been allowed, but whether it should now I evils of the worst kind. It was against be deliberately repeated. If we were to the horrors of this negro Jacobinism ask the advice of the assemblies, we must that he wished the parliament of this continue that recorded practice of rapine country to make provision ; every hour and murder; we must continue to tear i in which this was possible was an liour of these helpless victims of misery from their danger to the dearest interest of the conative land, and from their families. But lonies.--He contended that there was no it was not intended to do that which his necessity for fresh importations of negroes right hon. friend hinted at; for it was not to cultivate the land originally laid out for intended to send the negroes back again the labour of these negroes. The great to Africa. His right hon. friend had said, importation was, for the cultivation of that if a man should happen to be thrown fresh land in Jamaica, which, by the way out of a window, by which he might have was four fifths of the trade: this cultiva. a bone fractured, or a joint dislocated, the tion of fresh land would, according to a remedy was not to throw him up again. It moderate calculation, take up above a cenwas not proposed to throw any of those tury to continue importation according to wretches who had had their bonés frac- the present ratc-a thing insufferable in tured and their joints, dislocated, up the bare idea, without talking of the again; it was only proposed that no more dreadful reality. He then took notice of should be thrown out of the window. He the language of the assembly of Jamaica, wanted an end to be put to the practice, by which it was manifest, they claimed it not to adopt the reverse of it; but his as a right, that they should continue the right hon. friend thought it would be dan Slave trade while they continued loyal to gerous to put an end to throwing men out his majesty. He did not understand such of the window immediately; he wished to conditions of allegiance. He hoped the abolish the practice gradually; it must be House would agree to the abolition of this done by throwing one hundred to-day, nefarious traffic at once, that being the ninety to-morrow, and so on for that the only adequate remedy. Or, if they did custom had so long continued, that to not do so, that they would have it deabolish it immediately would be an unwise clared, expressly and specifically, for measure. So again was the case of his what purpose the trade was to be conright hon. friend with regard to the tinued-that the boundary should be running sore; that was not to be stopped marked for the cultivation of the land at once-10, the blood of these poor ne- that new land should not be cultivated by groes was to continue flowing; it was negroes' labour: for if this was to be aldangerous to stop it, because it had run | lowed, there was no knowing where it was so long; besides, we were under contract to end. The notion thatthey had a right with certain surgeons to allow them a to cultivate all the lands they had in certain supply of human bodies every grants from the crown, was a great error. year for them to try experiments upon, He would no more allow the cultivation and this we did out of pure love of sci- of fresh lands by the labour of newly imence! Indeed, the act of the first impor- ported negroes, than he would assent to tation, as well as the continuance of the any new colony being established upon trade, was a system of horror, to which any newly-discovered territory: They this House had given birth, and which it were both equally repugnant to the spirit was its duty to put an end to by an im- of the resolutions of the House, and remediate abolition of this most murderous pugnant to the terms on which even the traffic; and he considered the abolition of planters could pretend that they had a the African traffic as the preliminary to, right to the importation of negroes. He and indeed the sine quâ non of, the im- hoped if the House should negative this provement of the condition of the negroes motion, which he trusted it would not, it in the West Indies ; and this led him to would in the course of the present session look at the abolition as a matter of pru- come to a clear and distinct regulation dence for the safety of our dominions, for upon the restraint of cultivation of fresh without a plan for the improvement of the land in the plantations. condition of the negroes in the planta- Colonel Mark Wood said, that if the ţions, there could be no security for the question was merely one of humanity, and peace of those territories. A constant did not involve the first political as well importation of the wretched victims from as commercial considerations, there could Africa was a constant importation of not be the smallest difference in opinion upon the subject, as no man, however Cold Bath Fields Prison.] March 6. hardened, but must deprecate a traffic in Mr. W. Dundas moved, that a select our fellow creatures; but when we re- committee be appointed to inquire into reflected that this trade had subsisted for the state of his majesty's prison in Cold upwards of a century; that through it Bath fields, Clerkenwell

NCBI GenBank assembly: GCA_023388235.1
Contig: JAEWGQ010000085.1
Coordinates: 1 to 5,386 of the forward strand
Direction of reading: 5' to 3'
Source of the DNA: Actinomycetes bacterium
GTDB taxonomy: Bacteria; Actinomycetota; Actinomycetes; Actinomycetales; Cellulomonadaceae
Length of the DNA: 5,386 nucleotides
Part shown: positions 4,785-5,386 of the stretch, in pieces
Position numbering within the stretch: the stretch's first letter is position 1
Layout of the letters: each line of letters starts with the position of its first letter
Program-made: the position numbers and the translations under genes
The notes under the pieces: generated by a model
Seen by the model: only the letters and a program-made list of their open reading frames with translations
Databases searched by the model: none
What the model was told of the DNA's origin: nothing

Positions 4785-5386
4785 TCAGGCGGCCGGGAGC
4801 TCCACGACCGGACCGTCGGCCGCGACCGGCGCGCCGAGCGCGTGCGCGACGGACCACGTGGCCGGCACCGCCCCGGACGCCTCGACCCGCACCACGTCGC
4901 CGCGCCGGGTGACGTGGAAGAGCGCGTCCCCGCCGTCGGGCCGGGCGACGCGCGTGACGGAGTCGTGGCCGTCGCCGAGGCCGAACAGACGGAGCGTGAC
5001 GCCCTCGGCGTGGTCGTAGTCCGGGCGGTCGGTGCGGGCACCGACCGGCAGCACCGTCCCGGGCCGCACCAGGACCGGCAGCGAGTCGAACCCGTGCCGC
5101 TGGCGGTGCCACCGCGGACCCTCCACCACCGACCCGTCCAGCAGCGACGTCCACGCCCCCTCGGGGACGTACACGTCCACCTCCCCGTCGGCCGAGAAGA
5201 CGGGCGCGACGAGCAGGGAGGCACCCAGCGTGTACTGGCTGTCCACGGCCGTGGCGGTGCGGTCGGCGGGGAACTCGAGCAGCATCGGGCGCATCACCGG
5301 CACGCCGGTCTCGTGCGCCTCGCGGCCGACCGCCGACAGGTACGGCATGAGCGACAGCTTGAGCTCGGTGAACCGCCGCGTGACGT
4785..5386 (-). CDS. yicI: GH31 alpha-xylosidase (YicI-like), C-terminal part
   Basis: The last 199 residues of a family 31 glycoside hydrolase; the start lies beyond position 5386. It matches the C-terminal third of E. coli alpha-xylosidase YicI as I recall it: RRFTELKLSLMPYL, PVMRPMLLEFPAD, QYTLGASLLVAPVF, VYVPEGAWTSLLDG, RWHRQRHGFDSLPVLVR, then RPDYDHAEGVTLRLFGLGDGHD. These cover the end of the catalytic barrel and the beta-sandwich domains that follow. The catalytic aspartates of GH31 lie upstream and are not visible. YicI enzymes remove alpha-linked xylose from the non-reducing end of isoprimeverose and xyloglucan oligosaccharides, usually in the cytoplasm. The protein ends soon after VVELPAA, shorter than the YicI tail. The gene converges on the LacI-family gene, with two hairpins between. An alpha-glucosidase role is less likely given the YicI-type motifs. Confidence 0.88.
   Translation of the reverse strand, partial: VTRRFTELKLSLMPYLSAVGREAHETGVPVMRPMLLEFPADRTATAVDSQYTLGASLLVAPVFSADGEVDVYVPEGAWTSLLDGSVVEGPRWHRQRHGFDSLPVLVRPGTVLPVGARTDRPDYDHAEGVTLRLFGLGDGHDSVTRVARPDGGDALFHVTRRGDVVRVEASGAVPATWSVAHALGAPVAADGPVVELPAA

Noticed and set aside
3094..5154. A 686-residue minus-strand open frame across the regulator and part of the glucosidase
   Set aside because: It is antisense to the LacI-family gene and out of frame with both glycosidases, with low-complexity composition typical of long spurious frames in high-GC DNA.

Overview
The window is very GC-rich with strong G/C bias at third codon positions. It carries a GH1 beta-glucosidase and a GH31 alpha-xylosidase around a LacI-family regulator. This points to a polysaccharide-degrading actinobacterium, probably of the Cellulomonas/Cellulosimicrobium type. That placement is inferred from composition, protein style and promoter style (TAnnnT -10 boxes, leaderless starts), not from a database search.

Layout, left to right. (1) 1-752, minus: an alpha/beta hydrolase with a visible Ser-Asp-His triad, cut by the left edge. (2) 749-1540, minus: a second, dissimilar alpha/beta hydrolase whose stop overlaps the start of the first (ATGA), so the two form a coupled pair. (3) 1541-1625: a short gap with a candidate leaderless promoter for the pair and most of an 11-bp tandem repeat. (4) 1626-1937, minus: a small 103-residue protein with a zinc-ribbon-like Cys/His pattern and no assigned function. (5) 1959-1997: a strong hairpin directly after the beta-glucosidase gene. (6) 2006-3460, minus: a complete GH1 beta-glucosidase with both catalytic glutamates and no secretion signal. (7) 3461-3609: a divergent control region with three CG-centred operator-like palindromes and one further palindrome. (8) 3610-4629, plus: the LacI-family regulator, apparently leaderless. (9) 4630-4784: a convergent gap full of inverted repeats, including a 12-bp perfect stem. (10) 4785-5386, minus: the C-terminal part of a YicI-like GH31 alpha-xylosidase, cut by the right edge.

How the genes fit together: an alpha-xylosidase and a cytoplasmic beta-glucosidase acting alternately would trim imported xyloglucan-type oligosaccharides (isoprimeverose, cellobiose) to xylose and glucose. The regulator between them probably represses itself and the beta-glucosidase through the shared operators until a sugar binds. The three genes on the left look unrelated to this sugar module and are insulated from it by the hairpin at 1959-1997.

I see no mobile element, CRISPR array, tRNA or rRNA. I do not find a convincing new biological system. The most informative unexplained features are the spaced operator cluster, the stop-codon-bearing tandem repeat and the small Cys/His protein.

, and to report our West-India colonies had in a manner the same as it shall appear to them, too' been created, and risen to a degree of gether with their opinion thereupon, to opulence unknown at any former period; the House; and a committee was appointed and when we considered that it was by accordingly. He also moved, that the means of our great and extended com- report of the magistrates to the sessions, merce that Great Britain was enabled to the affidavit of the governor of the prison, hold her present high situation amongstna. the letter of the duke of Portland, and tions, we surely must pause before we ever the petition of colonel Despard be 'readopted a measure which might prove ferred to the said committee. fatal to the interests of the country. It Sir F. Burdett expressed his satisfacmust be obvious to every person that tion that the matter was likely to become unless with the concurrence and assistance the subject of parliamentary investigation. of the colonial governments it would be made the motion of which he had given impracticable to prevent the importation notice unnecessary for the present. of slaves from Africa; and that if this was not done by British, it would be done by East India Budget.] March 12. The foreigners--to prevent which, half the House having resolved itself into a comnavy of England would be inadequate. mittee on the accounts of the East India How far the cause of humanity would be company, forwarded by this change, he wished gen- Mr. Secretary Dundas rose and said : tlemen to consider. At present, by means As the nature of these accounts must of wise and salutary regulations adopted have become familiar, it would be a waste by parliament, the situation of the Africans of time to enter into a detailed description had been greatly improved: but over fo- of them in this place, I shall therefore reigners, parliament had no control; and immediately request the attention of the former cruelties, with aggravated scenes committee to the several observations of misery, would return, and the Africans which have occurred during a close inveskave bitter cause to lament our humane, tigation of the many items of resource although mistaken, policy. The only and expenditure, both 'actual and estirational way to put a stop to this trade mated, also of the debts and assets; and would be to make it the interest of those to the end that the most clear and distinct who carried it on to abandon it. This information may be afforded, I shall digest was to be done by various modes ; but the and arrange the subject in the same manmost obvious would be, to impose a pretty ner as on former occasions; and shall high duty on every negro imported into combine the whole, in order to give a the West Indies; from which fund a pre- general view of the resource and expenmium to be paid on every male and diture in India, both on actual account female labourer born and bred upon the and on estimate. * "By this method will be islands at a certain age. This would ascertained the nett surplus of the Indian operate towards abolition in a double revenue, which, with the produce of the ratio. He begged leave, however, to de. sales of imports, &c. forms the fund precate every attempt to abolish the trade deemed applicable to the purchase of inby compulsion.